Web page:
Upcoming legislative session will feature wide variety of rural topics

The 106th Nebraska Legislature is set to start Jan. 9, and a number of topics and issues affecting rural Nebraska, like agriculture, property taxes, educational funding and voter-approved Medicaid, will take the stage.
    The state’s 49 senators—11 newly elected and two more to be appointed to vacancies—will convene to discuss, debate and vote on these and other issues.
    For many lawmakers, property taxes are a major issue.
    In Nebraska, counties and municipalities, not the state, levy property taxes, which help fund public schools, police, fire departments and other local government services. The biggest chunk of property tax payments goes to fund local schools.
    The average property tax rate in Nebraska is 1.88 percent, according to the Nebraska Department of Revenue. That means the owner of a $100,000 home would pay $1,880 per year in property taxes. Property taxes in the state range from 0.84 percent to 2.12-percent.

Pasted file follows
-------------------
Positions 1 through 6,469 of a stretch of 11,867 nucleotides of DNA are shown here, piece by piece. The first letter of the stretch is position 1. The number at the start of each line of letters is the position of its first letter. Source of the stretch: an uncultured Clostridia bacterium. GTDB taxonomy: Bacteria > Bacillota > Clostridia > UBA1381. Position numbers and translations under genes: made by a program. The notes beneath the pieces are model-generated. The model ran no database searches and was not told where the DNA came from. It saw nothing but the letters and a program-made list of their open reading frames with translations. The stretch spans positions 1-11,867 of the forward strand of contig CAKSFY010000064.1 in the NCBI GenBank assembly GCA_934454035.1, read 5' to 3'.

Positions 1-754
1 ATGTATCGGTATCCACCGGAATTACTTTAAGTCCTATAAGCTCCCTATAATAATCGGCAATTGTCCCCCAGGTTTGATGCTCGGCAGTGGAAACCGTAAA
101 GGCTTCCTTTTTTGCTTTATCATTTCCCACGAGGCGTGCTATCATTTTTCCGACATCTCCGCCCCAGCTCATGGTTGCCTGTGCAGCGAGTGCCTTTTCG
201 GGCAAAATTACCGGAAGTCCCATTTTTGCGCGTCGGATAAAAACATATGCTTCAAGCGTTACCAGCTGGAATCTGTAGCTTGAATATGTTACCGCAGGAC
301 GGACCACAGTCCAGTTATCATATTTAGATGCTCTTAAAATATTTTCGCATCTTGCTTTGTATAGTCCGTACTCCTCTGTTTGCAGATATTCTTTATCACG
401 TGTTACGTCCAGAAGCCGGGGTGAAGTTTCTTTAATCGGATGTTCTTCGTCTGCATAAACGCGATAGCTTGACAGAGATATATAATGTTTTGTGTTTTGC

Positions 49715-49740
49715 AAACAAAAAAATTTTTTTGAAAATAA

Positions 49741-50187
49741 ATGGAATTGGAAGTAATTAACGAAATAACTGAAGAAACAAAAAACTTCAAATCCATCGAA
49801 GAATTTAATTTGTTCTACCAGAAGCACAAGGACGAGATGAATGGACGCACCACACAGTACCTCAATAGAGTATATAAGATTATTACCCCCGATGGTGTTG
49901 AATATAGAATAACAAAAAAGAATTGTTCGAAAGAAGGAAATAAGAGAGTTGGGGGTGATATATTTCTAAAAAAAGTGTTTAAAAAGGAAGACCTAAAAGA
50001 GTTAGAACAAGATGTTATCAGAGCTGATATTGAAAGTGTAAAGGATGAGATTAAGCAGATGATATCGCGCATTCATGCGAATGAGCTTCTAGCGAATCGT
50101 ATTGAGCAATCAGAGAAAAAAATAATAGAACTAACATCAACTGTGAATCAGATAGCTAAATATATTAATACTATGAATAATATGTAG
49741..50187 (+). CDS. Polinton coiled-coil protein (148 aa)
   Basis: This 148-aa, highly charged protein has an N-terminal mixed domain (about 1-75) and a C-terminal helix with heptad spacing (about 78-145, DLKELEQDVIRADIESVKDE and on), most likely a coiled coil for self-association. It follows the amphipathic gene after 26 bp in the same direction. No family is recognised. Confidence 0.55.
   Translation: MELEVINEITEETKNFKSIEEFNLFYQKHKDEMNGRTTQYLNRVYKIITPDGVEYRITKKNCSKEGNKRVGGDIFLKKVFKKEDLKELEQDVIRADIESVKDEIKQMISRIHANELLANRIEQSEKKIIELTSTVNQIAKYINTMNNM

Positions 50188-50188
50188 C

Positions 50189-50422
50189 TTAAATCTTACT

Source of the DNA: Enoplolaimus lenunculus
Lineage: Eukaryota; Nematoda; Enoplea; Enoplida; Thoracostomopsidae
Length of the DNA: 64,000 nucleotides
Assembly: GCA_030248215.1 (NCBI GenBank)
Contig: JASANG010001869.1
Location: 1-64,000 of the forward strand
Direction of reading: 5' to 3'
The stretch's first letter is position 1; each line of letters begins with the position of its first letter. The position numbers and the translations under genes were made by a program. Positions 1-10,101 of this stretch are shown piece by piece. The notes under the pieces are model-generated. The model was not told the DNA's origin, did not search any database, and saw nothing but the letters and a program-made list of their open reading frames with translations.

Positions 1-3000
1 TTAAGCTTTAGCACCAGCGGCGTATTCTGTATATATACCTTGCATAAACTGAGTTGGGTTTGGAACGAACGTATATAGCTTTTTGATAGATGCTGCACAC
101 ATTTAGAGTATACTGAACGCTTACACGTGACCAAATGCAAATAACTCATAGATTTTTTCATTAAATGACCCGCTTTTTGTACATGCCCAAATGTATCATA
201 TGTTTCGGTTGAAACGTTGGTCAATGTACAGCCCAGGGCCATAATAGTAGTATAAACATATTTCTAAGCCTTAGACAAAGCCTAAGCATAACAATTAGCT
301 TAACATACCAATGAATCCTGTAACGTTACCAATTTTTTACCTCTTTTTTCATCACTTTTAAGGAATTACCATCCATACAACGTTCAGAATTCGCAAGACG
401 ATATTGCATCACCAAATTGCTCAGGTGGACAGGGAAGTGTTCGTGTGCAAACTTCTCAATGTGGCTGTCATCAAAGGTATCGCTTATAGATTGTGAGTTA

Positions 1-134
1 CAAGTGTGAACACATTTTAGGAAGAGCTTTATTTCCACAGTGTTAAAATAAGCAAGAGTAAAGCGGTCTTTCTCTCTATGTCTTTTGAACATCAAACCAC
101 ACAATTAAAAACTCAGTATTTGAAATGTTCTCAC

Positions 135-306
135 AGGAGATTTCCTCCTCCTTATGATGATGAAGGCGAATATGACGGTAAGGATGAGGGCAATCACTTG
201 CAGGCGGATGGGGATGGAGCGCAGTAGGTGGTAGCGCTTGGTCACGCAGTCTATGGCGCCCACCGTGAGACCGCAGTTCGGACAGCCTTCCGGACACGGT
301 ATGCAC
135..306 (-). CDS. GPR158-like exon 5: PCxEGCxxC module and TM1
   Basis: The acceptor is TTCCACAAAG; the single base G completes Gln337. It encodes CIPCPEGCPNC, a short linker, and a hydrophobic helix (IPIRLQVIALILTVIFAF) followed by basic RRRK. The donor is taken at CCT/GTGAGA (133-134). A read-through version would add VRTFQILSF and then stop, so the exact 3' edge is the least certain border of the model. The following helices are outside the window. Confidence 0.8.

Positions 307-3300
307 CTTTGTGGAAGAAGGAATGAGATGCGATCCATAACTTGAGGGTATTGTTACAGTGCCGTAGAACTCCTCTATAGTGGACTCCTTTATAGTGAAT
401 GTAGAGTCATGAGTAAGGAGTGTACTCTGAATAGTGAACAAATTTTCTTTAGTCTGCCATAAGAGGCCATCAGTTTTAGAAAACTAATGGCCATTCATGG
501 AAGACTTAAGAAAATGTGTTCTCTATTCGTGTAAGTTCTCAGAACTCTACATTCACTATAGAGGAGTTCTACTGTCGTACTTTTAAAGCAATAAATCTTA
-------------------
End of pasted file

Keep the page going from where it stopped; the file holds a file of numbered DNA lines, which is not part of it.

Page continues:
Senator-elect Dave Murman, 65, is a new senator from Glenville, representing the 38th District. Murman said property taxes were his top campaign issue. “We need to substantially reduce property taxes. They are way out of line compared to neighboring states,” he said.
    Murman comes from a farming community and a rural background. He graduated from the University of Nebraska-Lincoln and has spent most of his life on the family farm. He said farmers in his area and throughout the state are hurt because of the property taxes.

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